For example, one who pays deep attention to the chimes of a tower clock will not perceive anything with his sight even if his eyes are open, because the mind concentrates entirely on hearing. But the disciplined mind can concentrate at the same time on all the organs of sensation and has the reflective faculty of concentrating on itself. The yogi aspires to actualize this reflective faculty and to concentrate the mind on itself in order to know what is going on within. There is no question of belief in this. It is the analysis that the yogis made of themselves. Contemporary physiologists assert that the eyes are not the primary organ of vision, but rather that this function is carried out by a specific area of the brain. This idea was also proposed centuries ago by the Sankhya philosophers. The yogi aims to reach a higher degree of perception in which he realizes the various states or attitudes of the mind. He has to perceive the transit of sensation, how it is received by the mind and transmitted to the determining faculty which in turn transfers it to purusha. Like all sciences, Raja Yoga requires certain preparation and has its own peculiar method to which the one who wishes to understand it must submit. It requires a certain discipline in the diet, so that the food is conducive to mental purity. The energy of our body comes from the transmutation of the delicacies that serve us as food. In that sense, when undertaking the practice of Raja Yoga, one should be careful with the dietary regimen; but when the practice is already somewhat advanced, one should not be so scrupulous in this respect. When a plant is in its early stages of growth, it should be protected by a barrier to prevent potential harm. However, once it has matured into a tree, the barrier should be removed as it is strong enough to withstand any potential damage on its own. The extremes should be avoided by a yogi. The body, symbolized in the flesh by Western moralists, is not in itself an enemy of the soul, but its instrument of manifestation in the objective world so it is not to be tortured in any way. On the contrary, it is to be mastered by the action of the will and not of violence.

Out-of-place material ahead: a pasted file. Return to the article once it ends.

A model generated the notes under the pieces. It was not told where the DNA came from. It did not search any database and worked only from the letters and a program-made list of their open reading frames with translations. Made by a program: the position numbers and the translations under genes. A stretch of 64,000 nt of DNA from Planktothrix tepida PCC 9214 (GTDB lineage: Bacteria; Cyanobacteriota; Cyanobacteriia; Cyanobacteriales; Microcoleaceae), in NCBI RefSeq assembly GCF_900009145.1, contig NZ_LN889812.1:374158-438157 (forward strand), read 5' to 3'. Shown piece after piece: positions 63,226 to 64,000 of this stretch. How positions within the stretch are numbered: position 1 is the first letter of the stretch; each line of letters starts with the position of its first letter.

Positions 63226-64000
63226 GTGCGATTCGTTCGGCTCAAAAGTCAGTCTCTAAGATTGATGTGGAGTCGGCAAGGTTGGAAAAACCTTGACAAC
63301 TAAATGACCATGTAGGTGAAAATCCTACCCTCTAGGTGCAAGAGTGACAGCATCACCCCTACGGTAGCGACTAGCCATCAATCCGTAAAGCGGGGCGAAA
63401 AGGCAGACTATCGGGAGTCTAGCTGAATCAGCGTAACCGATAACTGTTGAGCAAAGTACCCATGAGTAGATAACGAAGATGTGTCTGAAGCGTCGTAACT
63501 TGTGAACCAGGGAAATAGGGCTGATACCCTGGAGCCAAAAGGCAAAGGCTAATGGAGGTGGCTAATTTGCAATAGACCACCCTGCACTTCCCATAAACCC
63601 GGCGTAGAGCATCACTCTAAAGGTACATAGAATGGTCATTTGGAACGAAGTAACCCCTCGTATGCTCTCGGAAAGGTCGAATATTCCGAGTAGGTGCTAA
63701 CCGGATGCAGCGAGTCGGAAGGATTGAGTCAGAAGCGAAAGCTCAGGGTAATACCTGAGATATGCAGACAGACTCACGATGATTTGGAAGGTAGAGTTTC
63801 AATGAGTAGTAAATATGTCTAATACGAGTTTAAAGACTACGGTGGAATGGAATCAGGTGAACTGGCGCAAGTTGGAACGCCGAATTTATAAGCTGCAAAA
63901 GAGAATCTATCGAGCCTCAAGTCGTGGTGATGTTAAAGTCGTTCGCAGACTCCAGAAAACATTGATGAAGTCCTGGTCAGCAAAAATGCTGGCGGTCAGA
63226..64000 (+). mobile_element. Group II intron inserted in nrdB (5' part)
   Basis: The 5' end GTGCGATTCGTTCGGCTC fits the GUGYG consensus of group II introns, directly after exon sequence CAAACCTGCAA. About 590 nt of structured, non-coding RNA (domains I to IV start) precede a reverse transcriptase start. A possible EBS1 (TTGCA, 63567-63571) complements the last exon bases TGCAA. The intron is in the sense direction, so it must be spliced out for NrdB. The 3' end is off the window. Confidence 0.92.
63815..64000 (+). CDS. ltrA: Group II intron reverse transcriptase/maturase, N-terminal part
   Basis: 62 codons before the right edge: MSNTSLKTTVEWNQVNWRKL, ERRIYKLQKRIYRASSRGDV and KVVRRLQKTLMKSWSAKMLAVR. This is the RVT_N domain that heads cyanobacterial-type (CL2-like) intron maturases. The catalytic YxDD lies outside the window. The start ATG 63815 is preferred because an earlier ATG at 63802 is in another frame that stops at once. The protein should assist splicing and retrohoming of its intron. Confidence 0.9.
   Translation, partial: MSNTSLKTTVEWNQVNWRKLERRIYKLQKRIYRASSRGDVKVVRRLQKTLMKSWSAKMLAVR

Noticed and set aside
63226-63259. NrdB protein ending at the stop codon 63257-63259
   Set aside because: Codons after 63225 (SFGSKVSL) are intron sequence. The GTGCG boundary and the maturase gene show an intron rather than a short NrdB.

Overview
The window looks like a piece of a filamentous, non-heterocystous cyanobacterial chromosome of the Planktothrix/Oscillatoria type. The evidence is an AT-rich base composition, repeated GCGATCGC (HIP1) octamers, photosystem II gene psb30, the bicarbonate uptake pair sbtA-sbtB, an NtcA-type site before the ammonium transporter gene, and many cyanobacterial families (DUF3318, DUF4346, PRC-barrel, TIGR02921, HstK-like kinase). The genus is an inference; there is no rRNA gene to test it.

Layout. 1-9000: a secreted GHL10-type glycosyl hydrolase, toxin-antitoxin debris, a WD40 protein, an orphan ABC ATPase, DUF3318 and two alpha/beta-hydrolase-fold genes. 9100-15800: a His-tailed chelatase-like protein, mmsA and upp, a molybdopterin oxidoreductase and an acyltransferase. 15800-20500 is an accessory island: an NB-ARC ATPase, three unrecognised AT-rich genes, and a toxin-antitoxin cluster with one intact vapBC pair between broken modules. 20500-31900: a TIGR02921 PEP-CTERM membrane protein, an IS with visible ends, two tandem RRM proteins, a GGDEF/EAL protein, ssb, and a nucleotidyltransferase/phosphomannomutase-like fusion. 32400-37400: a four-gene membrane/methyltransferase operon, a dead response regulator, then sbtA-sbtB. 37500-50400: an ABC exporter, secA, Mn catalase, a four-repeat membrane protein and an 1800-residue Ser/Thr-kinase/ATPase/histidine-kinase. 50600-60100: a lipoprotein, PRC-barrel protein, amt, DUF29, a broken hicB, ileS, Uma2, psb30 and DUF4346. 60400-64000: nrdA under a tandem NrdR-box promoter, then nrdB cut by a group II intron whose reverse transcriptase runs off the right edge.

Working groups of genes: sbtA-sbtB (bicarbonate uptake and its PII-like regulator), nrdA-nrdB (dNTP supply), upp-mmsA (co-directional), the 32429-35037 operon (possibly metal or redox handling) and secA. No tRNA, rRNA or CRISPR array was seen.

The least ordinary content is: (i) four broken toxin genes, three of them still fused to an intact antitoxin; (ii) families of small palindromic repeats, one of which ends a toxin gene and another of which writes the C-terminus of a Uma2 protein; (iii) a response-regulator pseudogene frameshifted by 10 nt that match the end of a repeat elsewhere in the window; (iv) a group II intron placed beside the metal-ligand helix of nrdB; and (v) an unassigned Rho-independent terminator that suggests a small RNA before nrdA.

The Raja Yoga is divided into eight stages, grades or stretches of the path, as follows:
1. Yama (things to avoid)
2. Niyama (things to adopt)
3. Asana (postures)
4. Pranayama (yogic practice of focusing on breath)
5. Pratyahara (withdrawal of senses)
6. Dharana (concentration of the mind)
7. Dhyana (contemplation and meditation)